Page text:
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4G World: Clearwire CEO describes the future WiMax smartphone


New Clearwire (NASDAQ:CLWR) CEO Bill Morrow believes the iPhone is on the wrong network. Though the iconic Apple (NASDAQ:AAPL) device has been enormously successful on AT&T’s (NYSE:T), Morrow said during his keynote at 4G World in Chicago that only a 4G network like Clearwire’s could unlock its true potential.

To demonstrate his thesis, Morrow showed video clips of two iPhones mounted side by side in a moving car, each accessing Google Earth and streamed videos. One iPhone was linked to AT&T’s high-speed packet access network, while the other connected to Clearwire’s WiMax network via the iPhone’s WiFi connection and a Clearwire 4G router. Though the AT& -linked iPhone was getting speeds as high as 1.1 Mb/s, the multimegabit speeds coming from WiMax showed a clear difference—Google Earth’s flow was more choppy, and while the 3G link supported video streams just as well as the WiMax connection, its lower bandwidth and higher latency caused a much longer buffering delay.

“I don’t want to talk badly about any of our competitors, but the reality is the 3G network is not built for the broadband data speeds we’re talking about,” Morrow said. Wireline broadband has caused customers to become impatient with delays in accessing content, and after a few seconds of waiting, customers often give up accessing a site, multimedia file or application, he said. Morrow cited studies showing that half of the data usage on the iPhone came from its WiFi connection, not its 3G connection.  “Are we really enabling the full power of the mobile Internet if we’re restricting ourselves to the 3G network?” he asked rhetorically.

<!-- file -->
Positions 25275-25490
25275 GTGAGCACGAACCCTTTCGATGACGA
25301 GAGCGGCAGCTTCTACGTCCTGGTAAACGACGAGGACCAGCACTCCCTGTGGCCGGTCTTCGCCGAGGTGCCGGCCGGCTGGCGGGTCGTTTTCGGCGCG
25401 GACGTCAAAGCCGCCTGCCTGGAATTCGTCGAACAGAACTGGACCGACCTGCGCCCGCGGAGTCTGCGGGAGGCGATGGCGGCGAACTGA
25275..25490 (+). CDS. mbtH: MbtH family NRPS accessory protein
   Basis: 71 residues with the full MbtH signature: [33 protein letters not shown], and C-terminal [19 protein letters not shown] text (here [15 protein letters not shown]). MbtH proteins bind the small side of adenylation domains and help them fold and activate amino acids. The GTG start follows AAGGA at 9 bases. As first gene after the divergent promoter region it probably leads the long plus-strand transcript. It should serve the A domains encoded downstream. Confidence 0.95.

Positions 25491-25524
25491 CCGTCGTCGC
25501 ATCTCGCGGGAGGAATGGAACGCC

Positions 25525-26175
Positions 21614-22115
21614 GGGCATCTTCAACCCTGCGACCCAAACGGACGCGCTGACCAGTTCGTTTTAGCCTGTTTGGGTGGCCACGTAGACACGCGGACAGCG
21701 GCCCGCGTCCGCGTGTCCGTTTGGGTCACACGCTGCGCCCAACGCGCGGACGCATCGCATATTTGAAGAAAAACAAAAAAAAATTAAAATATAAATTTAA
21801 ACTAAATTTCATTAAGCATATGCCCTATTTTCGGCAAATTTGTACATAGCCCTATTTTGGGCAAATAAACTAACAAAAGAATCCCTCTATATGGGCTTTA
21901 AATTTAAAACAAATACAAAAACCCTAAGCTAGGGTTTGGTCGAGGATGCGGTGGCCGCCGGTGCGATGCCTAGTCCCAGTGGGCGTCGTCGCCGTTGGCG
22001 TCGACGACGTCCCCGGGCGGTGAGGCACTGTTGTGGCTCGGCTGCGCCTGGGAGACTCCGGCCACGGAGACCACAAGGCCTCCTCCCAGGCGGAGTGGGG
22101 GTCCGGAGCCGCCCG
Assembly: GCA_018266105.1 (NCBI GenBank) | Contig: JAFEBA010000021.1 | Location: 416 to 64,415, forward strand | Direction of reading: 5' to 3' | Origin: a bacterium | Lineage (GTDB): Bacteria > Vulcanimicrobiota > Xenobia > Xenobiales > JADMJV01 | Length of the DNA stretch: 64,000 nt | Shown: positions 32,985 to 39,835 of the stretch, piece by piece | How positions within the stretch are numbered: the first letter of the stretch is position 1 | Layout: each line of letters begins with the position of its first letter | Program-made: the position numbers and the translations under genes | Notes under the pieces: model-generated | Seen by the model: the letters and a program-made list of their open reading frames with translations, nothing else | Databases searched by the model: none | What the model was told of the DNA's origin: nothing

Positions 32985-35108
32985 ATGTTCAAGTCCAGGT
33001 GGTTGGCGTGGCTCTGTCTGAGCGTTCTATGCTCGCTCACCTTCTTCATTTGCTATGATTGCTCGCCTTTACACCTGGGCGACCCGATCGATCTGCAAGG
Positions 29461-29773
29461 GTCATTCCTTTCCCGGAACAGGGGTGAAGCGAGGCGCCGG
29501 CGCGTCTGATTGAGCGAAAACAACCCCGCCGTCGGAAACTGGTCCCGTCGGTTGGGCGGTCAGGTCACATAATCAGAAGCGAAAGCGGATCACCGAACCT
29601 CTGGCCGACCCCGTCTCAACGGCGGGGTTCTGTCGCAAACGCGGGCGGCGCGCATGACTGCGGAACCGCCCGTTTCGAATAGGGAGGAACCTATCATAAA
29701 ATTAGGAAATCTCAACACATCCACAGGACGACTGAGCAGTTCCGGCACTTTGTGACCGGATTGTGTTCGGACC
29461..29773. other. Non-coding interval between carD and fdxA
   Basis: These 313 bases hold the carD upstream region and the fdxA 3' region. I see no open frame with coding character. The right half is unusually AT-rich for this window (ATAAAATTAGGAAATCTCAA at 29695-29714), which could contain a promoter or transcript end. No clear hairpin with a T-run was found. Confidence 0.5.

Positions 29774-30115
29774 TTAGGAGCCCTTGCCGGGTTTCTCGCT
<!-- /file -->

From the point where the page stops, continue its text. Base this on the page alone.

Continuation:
Those are fighting words from Clearwire at a show where the content has expanded from focusing solely on WiMax to 4G and at which AT&T’s Kris Rinne delivered the opening keynote. But Morrow said he was trying prove a larger point: While WiMax and 4G are most often associated with mobile broadband applications such as laptop connectivity and home Internet, the applications of the 3G world are just as applicable to 4G. In particular, he said, smartphones have quickly outgrown the 3G network.

Clearwire plans to fully support smartphones as well as the new generation of connected laptops, netbooks and Internet tablets, and the new generation of 4G smartphones will be much more powerful than even the fully featured devices we have today, Morrow said. He predicted that the WiMax smartphone will have features resembling the specs of a computer: a 1 GHz processor, high-definition video, 3D imaging and 64 gigabytes of internal memory. In addition, he said, that smartphone will have the connectivity and sensing equipment to set it apart from computing devices: voice and object recognition and mobile VoIP.

Most significantly, though, the 4G smartphone will be able to leverage the enormous power of a true broadband connection, allowing it to do things that no smartphone can do today, Morrow said. For example, the WiMax connection will allow cloud computing to enter the mobile market. Applications will no longer have to be scaled down to meet the specifications of the smartphone. Rather, robust applications will sit on the network, and intelligent clients will reside on the phone. The multimegabit capacity and low latency of WiMax will allow them to work seamlessly together, Morrow said.


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